“We have art in order not to die of the truth.” -Nietzsche
I’m one of those people who thinks art is a necessity, not a luxury. When I went through the obligatory Hermann Hesse/Kahil Gibran phase in high school, I couldn’t get enough of that Persian poem about how if two loaves alone to thee are left, sell one and with the dole buy hyacinths to feed thy soul. While that particular passage is a bit flowery for me now, I still love what it represents.
We count on art to make sense of what defies logic and to say what cannot be said. I The one thing that came as close to explaining the horror as of 9/11 as anything could was Deborah Garrison’s poem “I Saw You Walking.” (If you click the link, it’s the third poem down.) I don’t remember any details of the 24/7 news from that time, but that poem is lodged in my brain.
Lately the thought of pain as muse has been rattling around in my head. I can’t stop thinking about a wonderful Paris Review article I read a couple of months ago. (I don’t want to sound more cultured than I actually am; I found it courtesy of the Zite magazine app on my iPad.) It’s called “Frida’s Corsets,” and it’s about how Mexican artist Frida Kahlo created art from the corsets she had to wear to support her ruined spine after a streetcar accident. It’s a stunning story.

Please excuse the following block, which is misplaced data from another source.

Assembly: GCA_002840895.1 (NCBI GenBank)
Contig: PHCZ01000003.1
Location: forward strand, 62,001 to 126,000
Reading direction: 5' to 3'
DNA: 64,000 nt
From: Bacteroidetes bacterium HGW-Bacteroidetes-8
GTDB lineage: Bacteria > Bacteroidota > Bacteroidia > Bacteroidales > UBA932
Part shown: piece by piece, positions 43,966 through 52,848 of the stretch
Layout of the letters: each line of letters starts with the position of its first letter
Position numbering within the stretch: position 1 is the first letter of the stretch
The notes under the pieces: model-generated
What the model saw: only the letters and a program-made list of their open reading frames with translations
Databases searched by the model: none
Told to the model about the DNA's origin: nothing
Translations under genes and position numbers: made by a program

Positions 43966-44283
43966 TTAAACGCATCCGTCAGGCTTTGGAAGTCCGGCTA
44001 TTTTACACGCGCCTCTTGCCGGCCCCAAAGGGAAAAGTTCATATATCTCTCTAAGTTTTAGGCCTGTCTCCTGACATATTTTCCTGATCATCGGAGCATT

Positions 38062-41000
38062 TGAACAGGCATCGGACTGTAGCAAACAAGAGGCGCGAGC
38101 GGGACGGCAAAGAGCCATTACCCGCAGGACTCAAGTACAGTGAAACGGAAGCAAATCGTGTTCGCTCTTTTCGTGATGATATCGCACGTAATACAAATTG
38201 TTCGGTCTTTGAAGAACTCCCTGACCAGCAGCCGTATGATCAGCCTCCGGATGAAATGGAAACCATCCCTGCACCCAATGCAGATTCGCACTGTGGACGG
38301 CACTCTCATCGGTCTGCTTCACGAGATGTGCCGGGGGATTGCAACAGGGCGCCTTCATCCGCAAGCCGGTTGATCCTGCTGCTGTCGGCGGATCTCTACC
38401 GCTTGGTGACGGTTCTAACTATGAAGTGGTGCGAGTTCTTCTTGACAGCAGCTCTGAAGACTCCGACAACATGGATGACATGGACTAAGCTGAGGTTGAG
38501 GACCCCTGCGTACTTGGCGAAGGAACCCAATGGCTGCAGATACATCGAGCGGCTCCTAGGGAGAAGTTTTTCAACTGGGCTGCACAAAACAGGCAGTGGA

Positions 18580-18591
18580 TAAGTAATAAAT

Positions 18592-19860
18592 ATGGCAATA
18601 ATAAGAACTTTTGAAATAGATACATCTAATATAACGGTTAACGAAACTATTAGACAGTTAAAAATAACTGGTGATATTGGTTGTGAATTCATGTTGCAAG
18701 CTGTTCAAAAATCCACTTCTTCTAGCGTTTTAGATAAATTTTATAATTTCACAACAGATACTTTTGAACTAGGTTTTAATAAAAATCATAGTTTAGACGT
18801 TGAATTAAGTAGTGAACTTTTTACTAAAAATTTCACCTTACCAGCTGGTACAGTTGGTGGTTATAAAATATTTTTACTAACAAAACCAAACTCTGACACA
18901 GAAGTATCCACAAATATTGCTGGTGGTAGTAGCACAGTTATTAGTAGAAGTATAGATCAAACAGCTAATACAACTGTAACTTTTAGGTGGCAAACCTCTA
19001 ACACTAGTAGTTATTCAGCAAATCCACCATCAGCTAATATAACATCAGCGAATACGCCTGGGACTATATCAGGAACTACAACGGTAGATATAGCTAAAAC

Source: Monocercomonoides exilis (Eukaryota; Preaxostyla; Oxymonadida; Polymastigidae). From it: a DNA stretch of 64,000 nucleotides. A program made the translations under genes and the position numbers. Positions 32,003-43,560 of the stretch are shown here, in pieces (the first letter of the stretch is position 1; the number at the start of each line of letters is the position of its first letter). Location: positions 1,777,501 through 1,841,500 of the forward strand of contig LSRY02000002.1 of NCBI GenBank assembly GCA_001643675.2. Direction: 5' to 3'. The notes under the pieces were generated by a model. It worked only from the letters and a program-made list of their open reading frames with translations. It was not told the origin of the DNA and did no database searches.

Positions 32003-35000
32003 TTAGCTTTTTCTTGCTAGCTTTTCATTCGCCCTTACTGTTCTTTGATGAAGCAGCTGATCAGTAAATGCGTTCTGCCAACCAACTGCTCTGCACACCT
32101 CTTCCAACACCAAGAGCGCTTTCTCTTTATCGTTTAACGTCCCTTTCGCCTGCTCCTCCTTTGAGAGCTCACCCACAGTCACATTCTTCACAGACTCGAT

I was somewhat familiar with Frida Kahlo’s art and her chronic pain, but had no idea they were so intimately twined until reading this article. In that pre-cloud era, I wonder how many people outside of her circle of friends and fellow artists even knew what she was doing. And I wonder how she’d be using social media if she were here now.
Today we have artists like Regina Holliday, who has turned her own loss into art focused on patient rights and advocacy, including her Walking Gallery of wearable art. We have photographers like David Jay, who created The Scar Project, an amazing photography gallery and book of young women with breast cancer.
We have journals of literature and healing like the incomparable Bellevue Literary Review,which recently celebrated its 10th anniversary. (Doctor/poet Rafael Campo’s essay on “Illness as Muse” in the 10th anniversary issue is a must read. Trust me on that.) We have newly minted ezines like Narrative Nipple, which focuses on breast cancer.
I admire artists of all kinds. But there’s a special place in my heart for the ones who can tap into personal or collective pain and open a window to what’s not easily understood or explained. I would argue that we need them every bit as much as we need patient advocates. Turning pain into art is the essence of empowerment.